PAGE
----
Fast analogRead 10/12 bit ADC for the Arduino Zero and Uno

Published: 17 December 2015
Last updated: 18 October 2022


This fast ADC library is built as part of the Oscilloscope base library for the Arduino. The standard analogRead() function takes about 112us for the AVR and 425us for the SAMD21, this is very slow. The new function analogReadFast() takes just 21us. The resolution will not be reduced significantly.
Here is a 2kHz sine wave measured with analogReadFast, shown in Excel:

Fast 10-bit ADC for the ArduinoFast 10-bit ADC for the Arduino

analogReadFast at the AVR

The library is compatible with Arduino boards that use the AVR chips: Arduino Uno, Nano, Mega, Leonardo, etc.
The analogReadFast function is much faster than the original analogRead: 20us instead of 112us.

analogReadFast at the SAMD21

The library is compatible with Arduino boards that use the SAMD21: Arduino Zero, SAM 15x15, etc. 
The analogReadFast function is much faster than the original analogRead: 21us instead of 435us.
The resolution for analogReadFast must be set with analogReadResolution(10) or analogReadResolution(12), just as with analogRead.

Library download

Download the library at GitHub.

Input buffer required

The analog inputs of the SAMD21 require buffer opamps, else the ADC values are very noisy. This is because successive approximation ADCs do switch capacitances at the input during the conversion. In order to have a stable conversion, it is mandatory to use a low impedance circuit to drive their input.
The necessity of a buffer opamp depends on the required accuracy. For Arduino chips with 10bit ADCs, an input buffer is not always necessary.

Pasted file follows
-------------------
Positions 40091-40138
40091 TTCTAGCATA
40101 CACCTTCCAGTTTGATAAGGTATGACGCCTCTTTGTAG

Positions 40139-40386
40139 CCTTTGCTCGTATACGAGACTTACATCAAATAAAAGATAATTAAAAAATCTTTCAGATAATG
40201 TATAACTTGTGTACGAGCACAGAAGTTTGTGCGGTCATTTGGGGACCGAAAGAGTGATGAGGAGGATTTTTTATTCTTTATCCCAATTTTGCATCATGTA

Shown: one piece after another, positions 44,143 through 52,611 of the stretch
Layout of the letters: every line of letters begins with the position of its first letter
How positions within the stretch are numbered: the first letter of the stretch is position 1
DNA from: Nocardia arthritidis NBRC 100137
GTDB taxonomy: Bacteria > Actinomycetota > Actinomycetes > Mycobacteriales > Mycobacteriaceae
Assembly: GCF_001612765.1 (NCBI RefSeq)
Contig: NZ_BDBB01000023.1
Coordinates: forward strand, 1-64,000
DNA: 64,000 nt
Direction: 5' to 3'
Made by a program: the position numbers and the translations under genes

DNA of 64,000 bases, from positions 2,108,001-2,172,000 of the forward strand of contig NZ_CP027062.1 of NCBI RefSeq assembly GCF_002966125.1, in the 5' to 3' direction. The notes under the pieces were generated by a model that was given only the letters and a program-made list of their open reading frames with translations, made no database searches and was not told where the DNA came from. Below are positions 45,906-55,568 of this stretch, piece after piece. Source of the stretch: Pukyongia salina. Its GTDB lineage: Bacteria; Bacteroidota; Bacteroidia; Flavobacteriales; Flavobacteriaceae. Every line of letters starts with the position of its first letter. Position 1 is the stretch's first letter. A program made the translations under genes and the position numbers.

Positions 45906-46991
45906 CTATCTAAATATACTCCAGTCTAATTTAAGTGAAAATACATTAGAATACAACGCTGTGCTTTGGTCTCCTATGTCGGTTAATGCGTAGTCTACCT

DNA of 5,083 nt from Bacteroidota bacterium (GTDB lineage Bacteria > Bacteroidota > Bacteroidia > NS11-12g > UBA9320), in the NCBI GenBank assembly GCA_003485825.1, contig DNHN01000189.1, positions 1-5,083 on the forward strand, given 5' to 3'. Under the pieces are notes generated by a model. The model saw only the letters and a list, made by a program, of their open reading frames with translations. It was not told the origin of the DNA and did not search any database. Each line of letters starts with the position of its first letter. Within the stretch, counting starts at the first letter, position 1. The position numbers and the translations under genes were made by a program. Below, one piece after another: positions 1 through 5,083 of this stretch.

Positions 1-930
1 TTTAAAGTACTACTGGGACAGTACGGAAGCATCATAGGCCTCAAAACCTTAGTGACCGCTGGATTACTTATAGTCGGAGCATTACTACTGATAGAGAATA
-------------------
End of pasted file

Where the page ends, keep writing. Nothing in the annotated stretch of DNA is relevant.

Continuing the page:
Note that there are also ADCs with a buffer built in.

Input buffer for successive approximation Arduino ADCInput buffer for successive approximation Arduino ADC

A simple RC filter at the input of a 10bit ADC sometimes works fine without an extra buffer. But for a 12bit ADC (SAMD21) it can be problematic. 
RX / CX is to prevent instability of the opamp, this is not always necessary.

Test program

The testprogram can be downloaded at GitHub

  • AnalogRead is tested with 6 variations: slow / fast, 10 / 12bit, with / without ravg filter.
  • For each test, 100 test values are stored in their own buffer.
  • For these buffers, the RunningAverage library is used, because it has a handy standardDeviation function.
  • AnalogReadFast is quite noisy, so we need filtering. In the test program we create the filter with the RunningAverage library.
  • To do the ADC measurements at full speed, printing to the serial moniotor is done at the end.
  • The values can be copied directly to Excel. That makes it easy to do accuracy and noise tests. 
  • The noise is tested on the SAM15x15 board with extra capacitors at the power supplies: 10uF at 3.3VA and 47uF at 3.3VD.
  • The ADC input voltage is 0.1V, created with a resistor divider of 10Ω and 330Ω to 3.3V.

Arduino noise measurement analogRead and analogReadFast 10/12bit with or without filterArduino noise measurement analogRead and analogReadFast 10/12bit with or without filter

In this figure, we can see that the running average size n=16 reduces the standard deviation from 1.3 to 0.25 for analogReadFast 12bit:

Arduino analogReadFast standard deviation vs size nArduino analogReadFast standard deviation vs size n

Standard deviation / noise with 10/12bit analogRead() and analogReadFast()

analogRead 10bit SD = 0.5
analogReadFast 10bit SD = 0.5
analogRead 12bit SD = 1.5
analogReadFast 12bit SD = 1.3
analogReadFast 12bit with ravg(16) SD = 0.25

Note: It is remarkeable that the noise with analogReadFast is smaller than with the slow analogRead.

This is what ATMEL says about the ADC: For optimum performance, the ADC clock should not exceed 200 kHz. However, frequencies up to 1 MHz do not reduce the ADC resolution significantly.



ADC info: bandwidth, sampling rate, Nyquist etc.

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